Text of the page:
State legislature will vote on Sunday hunting bill
By Ryan Hanchett
Published in Sports on February 6, 2009 1:46 PM
Progress versus tradition are two divergent courses on which opposing views never meet.
That's the battle the North Carolina State Legislature will hope to reconcile when it considers allowing hunting on Sundays in the Tar Heel state.
Senator Julia Boseman (D-New Hanover) has introduced a bill that would repeal a state law which prohibits hunting with a firearm on Sunday. The current statute has been in place for 140 years.
As of 2008, North Carolina was one of 11 states that restricted Sunday hunting. Delaware, Maine, Massachusetts, Pennsylvania, Virginia, New Jersey and Connecticut also prohibit hunting on Sundays. Maryland, West Virginia and South Carolina have limited restrictions.
In a survey conducted by the N.C. Wildlife Resources Commission in December of 2006, nearly 65 percent of people polled said that they opposed the legalization of Sunday hunting. Slightly more than half of hunters surveyed said that they opposed Sunday hunting, but nearly two-thirds said they would participate if the ban was lifted.
The 2006 survey, administered by Virginia Tech University, also included several focus groups where citizens were asked a series of questions and allowed to discuss their answers at length.
Members of the focus groups cited several valid points on both sides, and often contradicted their previous responses regarding the cloudy issue.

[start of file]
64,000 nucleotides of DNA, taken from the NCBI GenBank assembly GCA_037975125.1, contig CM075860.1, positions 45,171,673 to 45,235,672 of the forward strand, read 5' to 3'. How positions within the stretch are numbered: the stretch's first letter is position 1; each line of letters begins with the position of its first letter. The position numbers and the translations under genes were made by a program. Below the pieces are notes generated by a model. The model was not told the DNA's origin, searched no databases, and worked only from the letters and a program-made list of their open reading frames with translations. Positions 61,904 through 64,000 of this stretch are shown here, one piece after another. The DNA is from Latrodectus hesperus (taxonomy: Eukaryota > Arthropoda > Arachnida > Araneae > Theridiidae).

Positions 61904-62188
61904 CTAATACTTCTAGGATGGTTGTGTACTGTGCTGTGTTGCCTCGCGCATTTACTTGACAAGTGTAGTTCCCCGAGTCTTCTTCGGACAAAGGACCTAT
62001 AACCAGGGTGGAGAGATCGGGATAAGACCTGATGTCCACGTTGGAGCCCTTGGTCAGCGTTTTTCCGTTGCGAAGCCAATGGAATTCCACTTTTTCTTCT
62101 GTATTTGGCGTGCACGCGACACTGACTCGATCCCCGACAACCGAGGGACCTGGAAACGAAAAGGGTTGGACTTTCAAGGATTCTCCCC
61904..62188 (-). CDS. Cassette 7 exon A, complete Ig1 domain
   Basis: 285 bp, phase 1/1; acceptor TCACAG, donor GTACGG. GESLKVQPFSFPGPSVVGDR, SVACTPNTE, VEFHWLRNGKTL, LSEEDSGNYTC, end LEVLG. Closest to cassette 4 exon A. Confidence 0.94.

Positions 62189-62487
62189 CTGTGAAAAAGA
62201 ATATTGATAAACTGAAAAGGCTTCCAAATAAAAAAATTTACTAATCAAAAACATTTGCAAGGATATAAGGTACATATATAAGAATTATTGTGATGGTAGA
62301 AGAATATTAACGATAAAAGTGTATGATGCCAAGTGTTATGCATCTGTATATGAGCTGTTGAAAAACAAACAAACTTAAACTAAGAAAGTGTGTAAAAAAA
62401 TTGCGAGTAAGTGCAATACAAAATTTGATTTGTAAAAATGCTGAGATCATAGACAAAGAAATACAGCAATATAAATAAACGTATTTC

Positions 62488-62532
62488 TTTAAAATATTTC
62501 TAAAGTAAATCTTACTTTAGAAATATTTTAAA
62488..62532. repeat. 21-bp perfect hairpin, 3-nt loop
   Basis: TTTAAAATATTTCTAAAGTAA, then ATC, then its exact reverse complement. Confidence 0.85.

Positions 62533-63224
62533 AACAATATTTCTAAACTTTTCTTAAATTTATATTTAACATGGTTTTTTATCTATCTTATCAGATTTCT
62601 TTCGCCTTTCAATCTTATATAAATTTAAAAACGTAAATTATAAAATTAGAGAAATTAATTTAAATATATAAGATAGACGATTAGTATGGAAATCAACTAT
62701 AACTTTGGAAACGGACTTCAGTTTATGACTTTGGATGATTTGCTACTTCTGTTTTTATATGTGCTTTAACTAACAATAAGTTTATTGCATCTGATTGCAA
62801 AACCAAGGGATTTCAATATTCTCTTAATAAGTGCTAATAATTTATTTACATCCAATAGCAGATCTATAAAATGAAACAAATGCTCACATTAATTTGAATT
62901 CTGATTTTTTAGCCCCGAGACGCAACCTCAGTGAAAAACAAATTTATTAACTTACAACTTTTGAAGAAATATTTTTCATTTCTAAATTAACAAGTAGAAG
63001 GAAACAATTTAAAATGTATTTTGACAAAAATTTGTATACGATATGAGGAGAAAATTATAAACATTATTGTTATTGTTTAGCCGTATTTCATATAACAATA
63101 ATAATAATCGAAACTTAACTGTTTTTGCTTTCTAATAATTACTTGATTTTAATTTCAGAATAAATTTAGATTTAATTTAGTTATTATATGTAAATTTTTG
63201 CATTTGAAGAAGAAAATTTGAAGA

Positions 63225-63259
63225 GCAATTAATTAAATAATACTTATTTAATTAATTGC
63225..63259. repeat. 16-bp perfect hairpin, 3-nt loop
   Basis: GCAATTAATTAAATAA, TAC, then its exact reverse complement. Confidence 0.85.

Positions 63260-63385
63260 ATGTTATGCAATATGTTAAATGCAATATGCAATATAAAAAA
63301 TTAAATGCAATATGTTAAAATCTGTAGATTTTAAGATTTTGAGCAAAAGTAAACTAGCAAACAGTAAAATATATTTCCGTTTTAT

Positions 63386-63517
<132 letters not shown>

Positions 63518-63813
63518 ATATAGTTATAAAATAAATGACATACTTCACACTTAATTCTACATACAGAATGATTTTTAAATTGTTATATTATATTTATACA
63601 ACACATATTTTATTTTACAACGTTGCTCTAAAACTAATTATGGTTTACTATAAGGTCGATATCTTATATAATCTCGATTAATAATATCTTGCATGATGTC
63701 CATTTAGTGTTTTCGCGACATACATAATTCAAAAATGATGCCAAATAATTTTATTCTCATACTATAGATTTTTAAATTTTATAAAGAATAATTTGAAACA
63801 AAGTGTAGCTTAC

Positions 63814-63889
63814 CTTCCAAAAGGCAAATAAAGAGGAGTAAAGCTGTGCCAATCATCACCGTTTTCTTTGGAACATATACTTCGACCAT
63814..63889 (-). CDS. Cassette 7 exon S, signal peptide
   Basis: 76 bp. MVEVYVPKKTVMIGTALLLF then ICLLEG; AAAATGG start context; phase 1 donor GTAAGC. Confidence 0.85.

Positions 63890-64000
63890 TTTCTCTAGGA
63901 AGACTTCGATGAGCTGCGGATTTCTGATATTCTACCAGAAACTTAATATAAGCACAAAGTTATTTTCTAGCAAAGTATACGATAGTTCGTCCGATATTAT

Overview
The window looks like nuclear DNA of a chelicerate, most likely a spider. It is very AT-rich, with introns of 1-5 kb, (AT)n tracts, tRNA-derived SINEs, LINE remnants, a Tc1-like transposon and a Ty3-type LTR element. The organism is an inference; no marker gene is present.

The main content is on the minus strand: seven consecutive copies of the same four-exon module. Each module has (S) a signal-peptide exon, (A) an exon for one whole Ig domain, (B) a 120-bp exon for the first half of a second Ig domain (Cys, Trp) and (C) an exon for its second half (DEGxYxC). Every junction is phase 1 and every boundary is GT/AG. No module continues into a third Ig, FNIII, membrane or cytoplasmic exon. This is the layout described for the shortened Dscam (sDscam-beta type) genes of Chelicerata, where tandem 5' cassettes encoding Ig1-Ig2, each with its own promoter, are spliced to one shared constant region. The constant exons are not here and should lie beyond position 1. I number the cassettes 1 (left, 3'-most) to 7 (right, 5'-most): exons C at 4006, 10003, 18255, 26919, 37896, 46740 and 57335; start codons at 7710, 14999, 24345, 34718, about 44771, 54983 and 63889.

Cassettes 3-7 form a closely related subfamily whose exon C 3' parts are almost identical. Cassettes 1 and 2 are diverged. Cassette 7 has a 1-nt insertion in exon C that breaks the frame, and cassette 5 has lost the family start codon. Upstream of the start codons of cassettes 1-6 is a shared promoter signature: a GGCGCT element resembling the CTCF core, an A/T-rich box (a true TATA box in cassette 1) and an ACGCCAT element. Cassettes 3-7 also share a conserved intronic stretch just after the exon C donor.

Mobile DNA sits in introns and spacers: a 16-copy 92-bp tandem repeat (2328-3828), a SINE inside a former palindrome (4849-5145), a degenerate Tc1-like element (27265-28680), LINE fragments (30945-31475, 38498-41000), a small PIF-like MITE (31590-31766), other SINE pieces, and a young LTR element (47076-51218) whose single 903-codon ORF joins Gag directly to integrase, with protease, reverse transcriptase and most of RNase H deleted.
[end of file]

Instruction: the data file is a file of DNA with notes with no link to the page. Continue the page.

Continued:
"If people are out hunting when people are hiking, and they are sharing the same area. It's just not a good idea," one respondent said. "You are just asking for trouble."
The same participant then indicated that they would be okay with Sunday hunting.
Those opposed to Senator Boseman's bill cite religious reasons for keeping the Sunday ban, as well as the impact hunting would have on other weekend outdoor activities such as hiking and horseback riding.
The issue of property owners' rights has also come into focus during the debate.
Under the current legislation people caught hunting on Sundays, even on private land, face criminal charges. An amendment to the bill could allow for hunting on private lands only, much like the rule in place throughout South Carolina.
The Wildlife Resources Commission is also looking into changing the rule that prohibits archery hunting on Sundays. Because archery is not subject to the firearms law, rules regarding its practice are left up to the commission and therefore do not require the state legislature to pass a bill.
The commission will vote on the archery change on March 4.
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